• FIG. 21 illustrates a first placement of a preferred tissue contourer in a completely edentulous ridge. [0032]
  • FIG. 22 shows a second placement of two tissue contourers in a completely edentulous ridge. [0033]
  • FIG. 23 is a detailed view of the two tissue contourers of FIG. 22 showing a preferred fluid coupling between the two. [0034]
  • FIG. 24 is a detailed cross-sectional view of the coupling of FIG. 23 showing the fluid fill tubes of the two tissue contourers coupled together by a T-coupling. [0035]
  • FIG. 25 shows an arrangement of three tissue contourers in a completely edentulous ridge using a T-coupling between two adjacent contourers and a single fill tube for the third contourer. [0036]
  • FIG. 26 shows a second arrangement of three tissue contourers in a completely edentulous ridge, each contourer having its separate and distinct fill tube. [0037]
  • FIG. 27 illustrates a step of removing periosteal tissue from the surface of bone on the edentulous ridge underneath tissue contoured by a previously removed tissue contourer. [0038]
  • FIGS. 28-31 illustrate a process of attaching a block bone graft to the edentulous ridge after the tissue expander has been removed. [0039]
  • FIGS. 32-35 illustrate a process of anchoring implants in the tissue after the tissue contourer has been removed. [0040]
  • FIGS. 36-37 illustrate a process of fixing a structure such as a framework, mesh, or scaffolding to the edentulous ridge after the tissue contourer has been removed and filling the structure with bulk bone graft material after the tissue expander has been removed. [0041]
  • FIGS. 38-43 illustrate a process of punching openings in tissue overlying a previously removed tissue contourer and inserting implants through those openings into the underlying edentulous ridge.[0042]
  • DETAILED DESCRIPTION OF THE PREFERRED EMBODIMENTS
  • While the present invention is susceptible to being embodied in various forms, the drawings show several preferred closure embodiments that will now be described. Please understand that the embodiments in this patent should be considered as just a handful of possible ways the invention might be embodied. They are provided here in sufficient detail for those skilled in the art of oral surgery to construct and perform. It is not intended to limit the invention to the specific embodiments described and illustrated here. [0043]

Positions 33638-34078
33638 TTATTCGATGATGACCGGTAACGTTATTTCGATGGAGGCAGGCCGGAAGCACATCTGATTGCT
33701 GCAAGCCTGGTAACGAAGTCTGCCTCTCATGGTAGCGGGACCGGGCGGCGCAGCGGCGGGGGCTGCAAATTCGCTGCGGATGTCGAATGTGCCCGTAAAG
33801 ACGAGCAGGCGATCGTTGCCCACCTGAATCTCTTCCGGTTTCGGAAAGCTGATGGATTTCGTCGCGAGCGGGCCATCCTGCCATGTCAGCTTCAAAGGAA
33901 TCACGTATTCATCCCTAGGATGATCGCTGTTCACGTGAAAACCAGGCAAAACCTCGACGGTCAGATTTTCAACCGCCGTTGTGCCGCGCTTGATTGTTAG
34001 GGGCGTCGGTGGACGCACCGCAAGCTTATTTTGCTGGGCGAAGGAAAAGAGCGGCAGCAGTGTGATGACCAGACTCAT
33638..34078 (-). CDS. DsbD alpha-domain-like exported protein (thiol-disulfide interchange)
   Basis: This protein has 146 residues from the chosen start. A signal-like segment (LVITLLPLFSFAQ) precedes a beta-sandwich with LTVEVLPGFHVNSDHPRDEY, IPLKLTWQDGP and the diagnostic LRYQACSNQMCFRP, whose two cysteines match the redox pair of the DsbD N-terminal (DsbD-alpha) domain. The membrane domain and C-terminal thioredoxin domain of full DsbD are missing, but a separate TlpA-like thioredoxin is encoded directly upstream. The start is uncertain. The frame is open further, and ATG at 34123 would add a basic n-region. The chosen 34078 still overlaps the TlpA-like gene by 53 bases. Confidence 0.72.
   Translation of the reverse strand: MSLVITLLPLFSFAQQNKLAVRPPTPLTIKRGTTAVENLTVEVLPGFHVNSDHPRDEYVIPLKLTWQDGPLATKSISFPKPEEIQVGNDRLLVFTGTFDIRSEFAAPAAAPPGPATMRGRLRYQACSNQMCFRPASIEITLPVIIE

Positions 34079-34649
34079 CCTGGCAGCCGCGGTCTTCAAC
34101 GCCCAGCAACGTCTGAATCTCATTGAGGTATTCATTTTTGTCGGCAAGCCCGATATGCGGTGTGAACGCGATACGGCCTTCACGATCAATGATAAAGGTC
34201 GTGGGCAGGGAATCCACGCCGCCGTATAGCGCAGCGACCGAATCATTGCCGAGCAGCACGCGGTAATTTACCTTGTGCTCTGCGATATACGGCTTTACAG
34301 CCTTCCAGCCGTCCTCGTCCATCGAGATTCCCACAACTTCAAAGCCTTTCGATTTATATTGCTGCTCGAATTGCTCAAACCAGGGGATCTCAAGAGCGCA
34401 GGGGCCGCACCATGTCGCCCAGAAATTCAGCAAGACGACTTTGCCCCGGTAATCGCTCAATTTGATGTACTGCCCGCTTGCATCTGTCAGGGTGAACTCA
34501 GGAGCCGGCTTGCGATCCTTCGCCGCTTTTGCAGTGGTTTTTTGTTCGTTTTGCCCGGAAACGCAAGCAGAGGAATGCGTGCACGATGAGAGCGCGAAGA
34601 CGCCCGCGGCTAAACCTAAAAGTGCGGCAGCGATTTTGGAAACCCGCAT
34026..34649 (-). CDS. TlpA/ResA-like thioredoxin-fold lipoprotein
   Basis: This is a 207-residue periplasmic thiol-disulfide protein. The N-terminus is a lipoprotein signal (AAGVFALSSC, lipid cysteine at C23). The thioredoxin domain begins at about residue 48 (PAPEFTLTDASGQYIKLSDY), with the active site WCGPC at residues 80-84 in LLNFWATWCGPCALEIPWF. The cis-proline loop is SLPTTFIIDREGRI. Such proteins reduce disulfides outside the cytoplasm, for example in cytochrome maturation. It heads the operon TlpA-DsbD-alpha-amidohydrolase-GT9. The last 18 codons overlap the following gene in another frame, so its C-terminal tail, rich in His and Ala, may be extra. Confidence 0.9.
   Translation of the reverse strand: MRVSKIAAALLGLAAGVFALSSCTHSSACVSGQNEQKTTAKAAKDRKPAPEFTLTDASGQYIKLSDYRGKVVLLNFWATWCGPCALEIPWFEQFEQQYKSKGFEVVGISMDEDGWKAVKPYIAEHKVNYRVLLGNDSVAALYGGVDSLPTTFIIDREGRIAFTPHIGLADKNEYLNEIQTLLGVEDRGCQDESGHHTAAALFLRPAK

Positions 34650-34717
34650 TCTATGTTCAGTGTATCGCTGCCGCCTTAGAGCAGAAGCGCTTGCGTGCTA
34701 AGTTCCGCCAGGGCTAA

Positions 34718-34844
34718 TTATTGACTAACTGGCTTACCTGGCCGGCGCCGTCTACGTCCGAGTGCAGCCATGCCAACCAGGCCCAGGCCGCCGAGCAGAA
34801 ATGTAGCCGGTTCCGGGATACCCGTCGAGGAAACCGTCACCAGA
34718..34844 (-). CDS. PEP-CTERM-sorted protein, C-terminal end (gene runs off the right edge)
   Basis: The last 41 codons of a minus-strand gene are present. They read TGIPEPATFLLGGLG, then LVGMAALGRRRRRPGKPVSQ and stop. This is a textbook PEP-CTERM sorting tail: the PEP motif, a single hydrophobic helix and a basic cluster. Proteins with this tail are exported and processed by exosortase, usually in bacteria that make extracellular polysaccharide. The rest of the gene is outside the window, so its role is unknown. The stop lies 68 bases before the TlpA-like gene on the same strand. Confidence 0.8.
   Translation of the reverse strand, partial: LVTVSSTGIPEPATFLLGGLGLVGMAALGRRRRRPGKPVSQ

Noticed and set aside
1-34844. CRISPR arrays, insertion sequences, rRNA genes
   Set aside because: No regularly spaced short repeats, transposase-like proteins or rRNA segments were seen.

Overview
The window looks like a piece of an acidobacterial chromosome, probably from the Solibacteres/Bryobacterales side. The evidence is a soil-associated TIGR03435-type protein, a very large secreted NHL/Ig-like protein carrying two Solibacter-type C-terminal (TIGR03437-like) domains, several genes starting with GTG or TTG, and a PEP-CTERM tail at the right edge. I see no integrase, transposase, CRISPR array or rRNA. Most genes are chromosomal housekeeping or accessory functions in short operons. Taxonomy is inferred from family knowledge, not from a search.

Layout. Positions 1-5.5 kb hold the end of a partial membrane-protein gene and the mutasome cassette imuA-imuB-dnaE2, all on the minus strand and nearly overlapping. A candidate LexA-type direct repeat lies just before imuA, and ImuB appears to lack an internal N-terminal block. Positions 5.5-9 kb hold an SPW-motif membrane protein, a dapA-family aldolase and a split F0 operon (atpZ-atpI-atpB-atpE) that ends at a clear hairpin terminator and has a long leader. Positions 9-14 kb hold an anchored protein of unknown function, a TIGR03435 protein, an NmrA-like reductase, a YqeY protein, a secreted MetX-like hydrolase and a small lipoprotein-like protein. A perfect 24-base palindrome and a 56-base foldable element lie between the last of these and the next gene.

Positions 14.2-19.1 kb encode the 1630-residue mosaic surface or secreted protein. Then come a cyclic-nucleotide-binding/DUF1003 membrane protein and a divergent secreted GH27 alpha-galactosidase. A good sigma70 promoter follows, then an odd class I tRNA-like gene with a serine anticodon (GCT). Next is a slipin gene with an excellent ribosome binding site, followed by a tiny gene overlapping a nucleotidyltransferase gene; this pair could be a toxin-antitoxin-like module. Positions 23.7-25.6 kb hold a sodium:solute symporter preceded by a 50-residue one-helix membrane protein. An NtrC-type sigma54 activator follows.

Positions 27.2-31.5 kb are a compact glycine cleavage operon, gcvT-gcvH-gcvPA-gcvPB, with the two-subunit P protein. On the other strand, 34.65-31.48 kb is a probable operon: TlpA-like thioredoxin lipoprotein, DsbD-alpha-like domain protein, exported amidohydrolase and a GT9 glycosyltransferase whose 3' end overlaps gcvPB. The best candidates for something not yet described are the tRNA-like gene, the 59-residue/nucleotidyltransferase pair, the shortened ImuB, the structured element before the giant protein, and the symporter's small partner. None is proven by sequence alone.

• Referring now to the drawings, wherein like reference numerals refer to like parts throughout the several views, there is shown in FIGS. 1-26 a method of using a tissue contourer in oral surgery that includes placing a tissue contourer into an incision adjacent to an edentulous ridge, expanding the tissue contourer to expand the mucosal tissue adjacent to the edentulous ridge, and removing the tissue contourer. FIGS. 27-43 illustrate methods of fixing implants and bone grafts to the bone in the edentulous gap where the tissue contourer previously expanded the tissue. [0044]
  • In FIG. 1, a side view of an edentulous gap [0045] 100 between two adjacent teeth 102, 104 that define the ends of the gap. The gap 100 may be in any quadrant of the mouth: anterior, left posterior or right posterior. It may be either in the mandible or in the maxilla.
  • The gap [0046] 100 may be comprised of any number of missing teeth, including one tooth, all the teeth on a ridge (i.e. a completely edentulous ridge), or any number of teeth between one and all the teeth.
  • The gap may be entirely on one quadrant, it may extend across two adjacent quadrants, or it may extend across three adjacent quadrants. [0047]
  • A dashed line is shown in FIG. 1, which represents an incision [0048] 106. Incision 106 is made along the crest of the edentulous ridge 108. The incision 106 does not terminate at the ends of the edentulous gap, but continues beyond the gap adjacent to the existing end gap teeth 102, 104 which are disposed at opposing ends of the edentulous gap 100.
  • The facial tail portions [0049] 112, 114, of incision 106 extend beyond the ends of the edentulous gap. They are provided to reduce the strain on the lingual edge 116 and facial edge 118 of the incision 106 when edges 116 and 118 are later sutured.
  • FIG. 2 is a top view of the edentulous gap after incision [0050] 106 has been made. Note that there are lingual tail portions 200, 202 of the incision as well.
  • FIG. 3 illustrates the next step in the process: reflecting the incised mucosal tissue back to provide an opening to receive a tissue contourer or expander. In FIG. 3, the edges of the incision have been separated and drawn apart to form two flaps, a lingual flap [0051] 300 and a facial flap 302. These flaps are reflected, or drawn apart, to expose the top of the edentulous ridge. Depending upon the process used to form the incision, and the care taken to reflect the tissue, there may be a layer of periosteal tissue overlying the ridge. This layer is preferably manually removed to provide access to the underlying bone.